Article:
A fascinating and essential ingredient in Bliss (as well as Meaning) is having a sense of Purpose.  See the Purpose section for an expansion on the science behind applying Meaning in your work life.

An Example

Rebecca is a champion chess player. She is extremely passionate about her work and often gets lost in flow whenever she trains or plays. While she doesn’t believe that chess is necessarily needed by or doing the world a great positive service, she donates a significant deal of her winnings to charities she believes in to channel her work into humanitarian efforts. Despite her success, skill, and contribution, Rebecca sometimes has a negative outlook on her daily experience. She feels trapped by her job due to her success (even if she enjoys it) and hates the travel and hotel stays involved in her work. Rebecca complains regularly.

Although Rebecca tends to be negative about her daily life, when asked if she is happy or what she would change, she claims she is happy overall and would not choose a different life, as she cannot imagine a life without her passion as a central focus.

Through the lens of the Bliss map, we can see that:

  • Rebecca is doing work she loves, is good at, and paid for.
  • Although she doesn’t feel the world needs chess, she contributes to organizations that do meet the world’s needs.
  • Because of this combination of features, Rebecca is addressing each quadrant highlighted by the Bliss map.

…So why isn’t Rebecca fulfilled or joyful? Although she has achieved ‘Bliss’ in relation to her work, there are other aspects of well-being not covered in this lens. To optimize her well-being Rebecca could focus on the Well-Being Element of Choice and Perspective to gain a sense of ownership and freedom regarding how she has chosen to prioritize her passion over other preferences.  She could introduce a Gratitude practice and possibly work to create more intimate relationships (such as a partner or friends) to increase her sense of meaning through the Love Cornerstone. Rebecca could learn more about herself by dabbling in Discovery and Expression, filling out her hobbies and interests beyond the world of chess.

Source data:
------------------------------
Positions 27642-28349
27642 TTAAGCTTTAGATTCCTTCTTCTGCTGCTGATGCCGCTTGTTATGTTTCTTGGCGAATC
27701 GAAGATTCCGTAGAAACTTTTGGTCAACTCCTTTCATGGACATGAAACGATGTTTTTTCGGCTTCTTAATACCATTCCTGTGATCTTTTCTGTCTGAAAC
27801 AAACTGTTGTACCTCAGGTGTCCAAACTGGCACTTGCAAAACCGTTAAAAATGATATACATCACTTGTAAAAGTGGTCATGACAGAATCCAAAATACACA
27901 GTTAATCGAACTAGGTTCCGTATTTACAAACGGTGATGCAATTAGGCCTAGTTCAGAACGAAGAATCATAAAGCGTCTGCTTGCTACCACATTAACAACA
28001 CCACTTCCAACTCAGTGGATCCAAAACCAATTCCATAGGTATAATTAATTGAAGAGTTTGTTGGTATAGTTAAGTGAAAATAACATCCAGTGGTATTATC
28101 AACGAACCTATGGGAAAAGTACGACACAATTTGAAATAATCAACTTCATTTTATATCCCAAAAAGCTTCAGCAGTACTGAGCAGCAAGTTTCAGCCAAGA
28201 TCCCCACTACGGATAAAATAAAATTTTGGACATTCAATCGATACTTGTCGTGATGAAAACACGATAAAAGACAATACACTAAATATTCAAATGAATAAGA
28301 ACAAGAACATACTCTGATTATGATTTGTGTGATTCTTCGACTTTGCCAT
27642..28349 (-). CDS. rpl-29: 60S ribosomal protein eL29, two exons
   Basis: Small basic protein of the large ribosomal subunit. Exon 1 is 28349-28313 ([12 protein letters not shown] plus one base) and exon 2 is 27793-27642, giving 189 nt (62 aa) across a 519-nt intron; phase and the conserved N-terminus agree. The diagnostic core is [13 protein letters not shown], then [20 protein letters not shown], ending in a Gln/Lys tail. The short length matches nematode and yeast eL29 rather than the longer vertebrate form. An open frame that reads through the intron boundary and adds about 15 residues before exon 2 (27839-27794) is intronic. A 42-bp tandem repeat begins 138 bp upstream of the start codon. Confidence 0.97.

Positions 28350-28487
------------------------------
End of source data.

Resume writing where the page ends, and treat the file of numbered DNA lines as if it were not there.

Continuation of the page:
Enablers – the Skills of Life

“Emotional Intelligence.” “Intentional Lifestyle.” “Smart Habits.” “Life Hacks.” “Conscious Living.” “Well-being Practices.” “Wellness Techniques.”

There is an ongoing rotation of phrases like these that you’ll read in the news and see in the titles of new bestselling books. It’s no wonder that these ideas sell: they can be practiced and strengthened, and they often offer benefits to many sides of well-being.

Enablers are the many skills, tools, and philosophies that enable optimal well-being. Of course, trends come and go. One day, Oprah praises a new health trend, and the next day there’s another article proclaiming Mindfulness as a cure for all of your woes.

There are wisdom and utility in many such skills. Some Enablers, like Clean Communication, can promote clarity and integrity in your use of words. Other optimizations, like how we handle Challenges or foster Habits, broadly affect every aspect of life and well-being.

The Enablers you’ll find on this site are some of the most effective and well-researched skills that you can practice to live life masterfully. You’ll find topics like Gratitude, Mindfulness, Perspective, Hope, and many more (you can see the full list HERE). Each topic is a chapter offering several pages, with resources along the way.

Optimal Well-Being

A well-lived life is not just one of ‘high well-being.’ It’s one of holistic and sustainable experiences of joyfulness and fulfillment, anchored by a sense of meaning and purpose. The good life is akin to the concepts of Eudaimonia or Flourishing in positive psychology.

This optimal well-being is subjective and individualized, however, there are some helpful general guidelines for optimizing well-being:

  • Meaning is KEY –  The core factor in a life well-lived is meaning, and this is most often experienced through the lens of positive relationships. The more Service, Expression, Discovery, and Love in your life, the better.
  • Purposeful Work Drives Us – You need to get paid to meet your needs. As you apply your will and energy to something day-in, day-out, you will find Bliss when you’re also good at it, the world needs it, and you love the work itself.
  • Pleasure and Flow are Great, Too – Everybody knows the satisfaction of enjoying music or a good movie, and the catharsis of losing yourself in a task. These elements of well-being are bountiful, especially in the 21st century. So live it up! However, be on guard: these experiences often oversell themselves in the moment. They can be addictive and distracting from the deeper, more essential aspects of well-being.

The Power of Meaning infographic from the ‘Why Meaning?’ page.
**Click the image to see the full version**


  • Grow as a Person by Practicing Enablers – Like your perspective, the life skills you carry make you who you are, and strengthen your ability to flourish. You can always learn and grow. Creating better habits and communication, promoting more freedom and play, and cultivating hope—plus other enablers—will all enable you to live your best and most meaningful life.